Performing ArchiveMain MenuVisualizing the “Vanishing Race”: the photogravures of Edward S. CurtisFront Page for Visualizing the "Vanishing Race" pathCurtis' Image and Life: The Network of The North American Indian, Inc.An experiment with data visualization approach to understand and contextualize Curtis' images and his lifeMedia, Technology and MediationsCurtis's Technology, Relationships to Media and StyleContextualizing Curtis, The North American Indian, and Racethe collection of essays from the contributorsConsulting with Tribes as Part of Archive DevelopmentIntroduction to Consulting with Tribes by Ulia GosartContributing ArchivesInformation on how to participate in Performing ArchiveBrowsing the MediaA path of paths that allow users to cut through the collection in a variety of ways.Acknowledgements and Project InformationProject NetworkJacqueline Wernimontbce78f60db1628727fc0b905ad2512506798cac8David J. Kim18723eee6e5a79c8d8823c02b7b02cb2319ee0f1Stephan Schonberg23744229577bdc62e9a8c09d3492541be754e1efAmy Borsukc533a79d33d48cbf428e1160c2edc0b38c50db19Beatrice Schustera02047525b31e94c1336b01e99d7f4f758870500Heather Blackmored0a2bf9f2053b3c0505d20108092251fc75010bfUlia Gosart (Popova)67c984897e6357dbeeac6a13141c0defe5ef3403
In a Piegan Lodge
12018-03-16T21:12:55-07:00Erik Loyerf862727c4b34febd6a0341bffd27f168a35aa637294821“In a Piegan Lodge”, 1911, volume 6, portfolio plate 188, photogravure, 46 x 31 cm., Special Collection, Honnold Library, Claremont.plain2018-03-16T21:12:55-07:00Critical Commons19112013-08-16T21:03:11ZImageThe North American IndianErik Loyerf862727c4b34febd6a0341bffd27f168a35aa637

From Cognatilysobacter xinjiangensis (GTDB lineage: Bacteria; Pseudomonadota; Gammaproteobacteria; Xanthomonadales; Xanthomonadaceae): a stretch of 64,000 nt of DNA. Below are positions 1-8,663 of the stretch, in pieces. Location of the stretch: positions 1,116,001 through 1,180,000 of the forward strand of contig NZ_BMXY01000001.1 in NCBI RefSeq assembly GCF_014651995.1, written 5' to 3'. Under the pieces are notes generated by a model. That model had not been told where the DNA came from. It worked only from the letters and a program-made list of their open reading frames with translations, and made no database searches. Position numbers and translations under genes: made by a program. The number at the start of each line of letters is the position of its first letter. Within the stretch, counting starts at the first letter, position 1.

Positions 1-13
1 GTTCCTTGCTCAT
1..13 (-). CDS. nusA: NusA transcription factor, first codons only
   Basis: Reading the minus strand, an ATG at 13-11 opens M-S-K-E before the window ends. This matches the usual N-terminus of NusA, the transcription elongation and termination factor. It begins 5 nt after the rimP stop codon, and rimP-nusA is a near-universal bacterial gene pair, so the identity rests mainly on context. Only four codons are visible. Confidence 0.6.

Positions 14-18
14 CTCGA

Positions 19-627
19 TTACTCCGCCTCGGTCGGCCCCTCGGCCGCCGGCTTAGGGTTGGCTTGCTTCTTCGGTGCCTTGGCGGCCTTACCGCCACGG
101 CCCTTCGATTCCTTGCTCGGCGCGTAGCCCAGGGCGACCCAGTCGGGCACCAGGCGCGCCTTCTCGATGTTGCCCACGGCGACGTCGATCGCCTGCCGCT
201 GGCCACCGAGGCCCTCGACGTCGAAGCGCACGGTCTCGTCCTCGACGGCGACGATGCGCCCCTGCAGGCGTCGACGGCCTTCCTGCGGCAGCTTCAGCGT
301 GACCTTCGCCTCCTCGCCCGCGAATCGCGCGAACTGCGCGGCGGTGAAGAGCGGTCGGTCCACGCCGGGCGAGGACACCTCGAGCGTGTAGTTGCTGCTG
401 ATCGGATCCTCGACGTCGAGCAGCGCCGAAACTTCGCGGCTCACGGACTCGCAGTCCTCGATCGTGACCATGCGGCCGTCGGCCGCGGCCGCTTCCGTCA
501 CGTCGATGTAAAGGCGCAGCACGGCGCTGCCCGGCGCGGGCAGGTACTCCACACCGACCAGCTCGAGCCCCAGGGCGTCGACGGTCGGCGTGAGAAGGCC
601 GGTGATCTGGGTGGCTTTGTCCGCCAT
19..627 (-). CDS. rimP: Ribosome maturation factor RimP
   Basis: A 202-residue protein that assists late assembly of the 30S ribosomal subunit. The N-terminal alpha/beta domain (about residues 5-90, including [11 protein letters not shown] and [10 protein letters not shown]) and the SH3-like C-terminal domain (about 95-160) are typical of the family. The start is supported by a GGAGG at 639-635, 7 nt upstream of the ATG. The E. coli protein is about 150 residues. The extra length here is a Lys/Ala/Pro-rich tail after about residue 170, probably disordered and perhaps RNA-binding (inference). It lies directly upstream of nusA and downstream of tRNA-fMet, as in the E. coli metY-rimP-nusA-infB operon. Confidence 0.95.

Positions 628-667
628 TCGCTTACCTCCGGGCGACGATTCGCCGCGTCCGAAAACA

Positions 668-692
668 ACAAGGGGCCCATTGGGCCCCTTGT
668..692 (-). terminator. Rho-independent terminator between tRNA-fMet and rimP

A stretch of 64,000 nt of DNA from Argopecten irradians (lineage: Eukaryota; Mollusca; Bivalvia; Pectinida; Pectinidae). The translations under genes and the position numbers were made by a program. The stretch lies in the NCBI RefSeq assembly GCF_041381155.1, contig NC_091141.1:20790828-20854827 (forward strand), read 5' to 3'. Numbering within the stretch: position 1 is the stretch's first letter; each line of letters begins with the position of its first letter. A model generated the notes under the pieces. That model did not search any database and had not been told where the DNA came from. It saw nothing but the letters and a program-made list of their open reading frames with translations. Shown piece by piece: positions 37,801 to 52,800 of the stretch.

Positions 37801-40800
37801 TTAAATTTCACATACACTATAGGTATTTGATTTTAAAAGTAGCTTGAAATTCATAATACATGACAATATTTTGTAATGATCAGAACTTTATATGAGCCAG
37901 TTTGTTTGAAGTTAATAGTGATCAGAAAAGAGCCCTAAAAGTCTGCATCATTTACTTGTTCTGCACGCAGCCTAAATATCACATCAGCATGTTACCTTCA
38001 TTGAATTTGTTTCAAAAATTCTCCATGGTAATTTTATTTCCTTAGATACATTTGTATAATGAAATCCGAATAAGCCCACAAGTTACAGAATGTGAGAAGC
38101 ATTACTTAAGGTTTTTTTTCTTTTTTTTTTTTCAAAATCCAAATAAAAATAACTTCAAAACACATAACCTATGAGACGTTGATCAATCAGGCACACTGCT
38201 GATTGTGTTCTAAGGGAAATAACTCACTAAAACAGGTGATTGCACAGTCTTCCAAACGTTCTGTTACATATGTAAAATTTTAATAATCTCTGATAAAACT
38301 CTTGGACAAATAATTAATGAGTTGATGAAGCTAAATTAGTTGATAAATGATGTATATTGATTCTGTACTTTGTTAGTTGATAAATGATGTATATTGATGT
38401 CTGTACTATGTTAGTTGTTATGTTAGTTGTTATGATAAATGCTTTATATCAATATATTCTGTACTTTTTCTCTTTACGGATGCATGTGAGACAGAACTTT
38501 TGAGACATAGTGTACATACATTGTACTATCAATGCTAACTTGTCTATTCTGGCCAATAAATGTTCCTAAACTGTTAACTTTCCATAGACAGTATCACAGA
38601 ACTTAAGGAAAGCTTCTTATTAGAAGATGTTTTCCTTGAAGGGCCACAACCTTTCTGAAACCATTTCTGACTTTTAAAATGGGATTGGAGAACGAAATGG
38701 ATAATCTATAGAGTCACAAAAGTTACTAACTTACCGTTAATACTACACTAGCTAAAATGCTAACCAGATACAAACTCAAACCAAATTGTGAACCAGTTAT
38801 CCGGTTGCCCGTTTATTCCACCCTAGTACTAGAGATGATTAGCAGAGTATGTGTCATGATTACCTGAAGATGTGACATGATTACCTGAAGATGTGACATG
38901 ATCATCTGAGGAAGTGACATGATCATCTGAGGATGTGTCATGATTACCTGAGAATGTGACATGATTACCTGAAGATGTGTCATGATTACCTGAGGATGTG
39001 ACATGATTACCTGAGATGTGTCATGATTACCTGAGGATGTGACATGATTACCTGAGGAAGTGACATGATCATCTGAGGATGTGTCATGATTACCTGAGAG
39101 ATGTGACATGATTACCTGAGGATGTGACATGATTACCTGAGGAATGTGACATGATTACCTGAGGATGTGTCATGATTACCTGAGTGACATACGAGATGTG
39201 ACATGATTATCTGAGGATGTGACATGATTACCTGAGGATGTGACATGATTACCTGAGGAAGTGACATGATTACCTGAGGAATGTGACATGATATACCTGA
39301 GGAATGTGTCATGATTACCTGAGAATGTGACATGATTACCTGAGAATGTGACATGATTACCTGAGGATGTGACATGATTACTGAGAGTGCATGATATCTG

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12018-03-16T21:12:55-07:00In a Piegan Lodge1part of Visualizing the "Vanishing Race"plain2018-03-16T21:12:55-07:00
Ken Gonzales-Day, Scripps College
"In a Piegan Lodge" has been widely written on because it is one of the most blatant examples of the kinds of manipulations that took place in the studio. The manipulations could also be seen as a kind of violence, in that they alter and undermine the truth claims of the photographic image. In this example, the original image contained a small round and very modern alarm clock that was sitting on the floor between the two figures. For Curtis, the clock implied modernity, and was removed when the negative was transferred to the brass plate used to make the photogravure. As described previously, the plate was then inked and used to make the final print. In the portfolio print one can clearly see where the correction occurred by the weird spherical blur that appears just left of the elbow of the man on the right. Perhaps at this juncture it would be wise to remind readers, and viewers, that there are actually no “photographs” in The North American Indian and that all the images are direct prints from the copper plates. The original image was shot on a glass dry-plate negative and then transferred to the copper plate by hand. The copper plate was then inked and then cleaned before each new print, and finally printed on paper. See the two images side by side here.